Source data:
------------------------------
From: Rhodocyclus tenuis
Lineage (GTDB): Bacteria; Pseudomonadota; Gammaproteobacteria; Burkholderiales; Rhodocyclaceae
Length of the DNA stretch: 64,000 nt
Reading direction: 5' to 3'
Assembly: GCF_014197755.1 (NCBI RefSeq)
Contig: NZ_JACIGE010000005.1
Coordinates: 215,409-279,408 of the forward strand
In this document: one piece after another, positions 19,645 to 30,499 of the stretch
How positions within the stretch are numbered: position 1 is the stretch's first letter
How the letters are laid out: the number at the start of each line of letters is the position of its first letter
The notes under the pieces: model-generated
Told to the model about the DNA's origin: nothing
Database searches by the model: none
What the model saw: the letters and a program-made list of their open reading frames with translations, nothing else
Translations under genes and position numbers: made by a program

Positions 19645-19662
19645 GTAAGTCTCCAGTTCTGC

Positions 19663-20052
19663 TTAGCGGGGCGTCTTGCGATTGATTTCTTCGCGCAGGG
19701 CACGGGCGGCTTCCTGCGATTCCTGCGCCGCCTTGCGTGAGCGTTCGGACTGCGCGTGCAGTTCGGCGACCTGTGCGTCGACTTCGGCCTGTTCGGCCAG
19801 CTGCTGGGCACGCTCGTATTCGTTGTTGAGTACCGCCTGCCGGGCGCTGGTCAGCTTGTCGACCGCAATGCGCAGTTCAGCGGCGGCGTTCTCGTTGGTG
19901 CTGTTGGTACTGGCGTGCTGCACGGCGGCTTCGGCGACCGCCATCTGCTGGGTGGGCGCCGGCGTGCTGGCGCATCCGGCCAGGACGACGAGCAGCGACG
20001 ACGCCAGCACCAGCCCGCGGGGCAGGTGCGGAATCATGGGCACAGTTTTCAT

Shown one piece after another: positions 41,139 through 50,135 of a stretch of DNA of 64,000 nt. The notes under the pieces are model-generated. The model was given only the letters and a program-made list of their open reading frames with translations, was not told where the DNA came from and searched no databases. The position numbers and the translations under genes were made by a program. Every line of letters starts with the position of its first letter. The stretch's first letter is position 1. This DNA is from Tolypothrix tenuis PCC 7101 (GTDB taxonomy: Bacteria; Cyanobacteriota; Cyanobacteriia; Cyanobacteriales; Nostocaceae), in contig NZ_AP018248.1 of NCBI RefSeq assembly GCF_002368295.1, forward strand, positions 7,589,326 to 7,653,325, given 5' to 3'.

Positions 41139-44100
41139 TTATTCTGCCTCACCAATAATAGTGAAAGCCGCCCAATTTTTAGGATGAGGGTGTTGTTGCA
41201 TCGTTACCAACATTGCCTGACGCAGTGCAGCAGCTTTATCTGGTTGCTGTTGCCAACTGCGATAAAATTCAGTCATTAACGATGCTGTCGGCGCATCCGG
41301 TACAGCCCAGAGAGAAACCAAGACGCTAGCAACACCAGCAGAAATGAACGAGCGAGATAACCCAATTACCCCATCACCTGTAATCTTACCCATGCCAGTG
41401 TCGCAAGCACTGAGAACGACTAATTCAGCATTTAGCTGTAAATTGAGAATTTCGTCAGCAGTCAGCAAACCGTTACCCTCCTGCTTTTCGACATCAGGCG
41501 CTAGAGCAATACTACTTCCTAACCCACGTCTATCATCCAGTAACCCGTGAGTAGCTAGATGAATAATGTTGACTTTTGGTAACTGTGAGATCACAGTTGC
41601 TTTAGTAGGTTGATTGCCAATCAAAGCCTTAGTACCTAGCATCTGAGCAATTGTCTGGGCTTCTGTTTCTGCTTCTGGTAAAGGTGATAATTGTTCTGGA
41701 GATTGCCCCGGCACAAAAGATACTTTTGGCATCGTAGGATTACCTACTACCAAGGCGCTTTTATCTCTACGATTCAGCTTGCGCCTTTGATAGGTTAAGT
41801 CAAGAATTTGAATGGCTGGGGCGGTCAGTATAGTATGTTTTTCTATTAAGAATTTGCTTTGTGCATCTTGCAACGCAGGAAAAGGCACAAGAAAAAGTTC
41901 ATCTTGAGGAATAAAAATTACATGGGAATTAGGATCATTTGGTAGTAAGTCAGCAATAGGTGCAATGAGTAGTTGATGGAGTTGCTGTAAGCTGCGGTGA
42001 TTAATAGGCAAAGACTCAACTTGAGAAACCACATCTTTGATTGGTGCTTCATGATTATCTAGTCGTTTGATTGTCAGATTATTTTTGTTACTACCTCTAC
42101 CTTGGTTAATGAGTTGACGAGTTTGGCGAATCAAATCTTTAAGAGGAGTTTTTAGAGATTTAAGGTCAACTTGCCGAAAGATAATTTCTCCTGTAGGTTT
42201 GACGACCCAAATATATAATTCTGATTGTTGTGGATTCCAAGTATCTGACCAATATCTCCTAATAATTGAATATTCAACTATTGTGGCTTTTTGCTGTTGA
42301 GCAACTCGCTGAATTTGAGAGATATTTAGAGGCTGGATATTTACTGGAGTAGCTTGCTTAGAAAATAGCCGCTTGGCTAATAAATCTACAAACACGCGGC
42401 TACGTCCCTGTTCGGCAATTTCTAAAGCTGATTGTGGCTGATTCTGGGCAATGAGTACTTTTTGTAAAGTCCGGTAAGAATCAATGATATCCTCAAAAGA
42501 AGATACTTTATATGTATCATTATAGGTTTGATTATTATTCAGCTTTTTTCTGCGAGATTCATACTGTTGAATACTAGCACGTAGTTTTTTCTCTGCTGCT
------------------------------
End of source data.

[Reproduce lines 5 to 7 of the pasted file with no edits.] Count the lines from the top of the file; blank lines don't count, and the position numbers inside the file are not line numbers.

Assembly: GCF_014197755.1 (NCBI RefSeq)
Contig: NZ_JACIGE010000005.1
Coordinates: 215,409-279,408 of the forward strand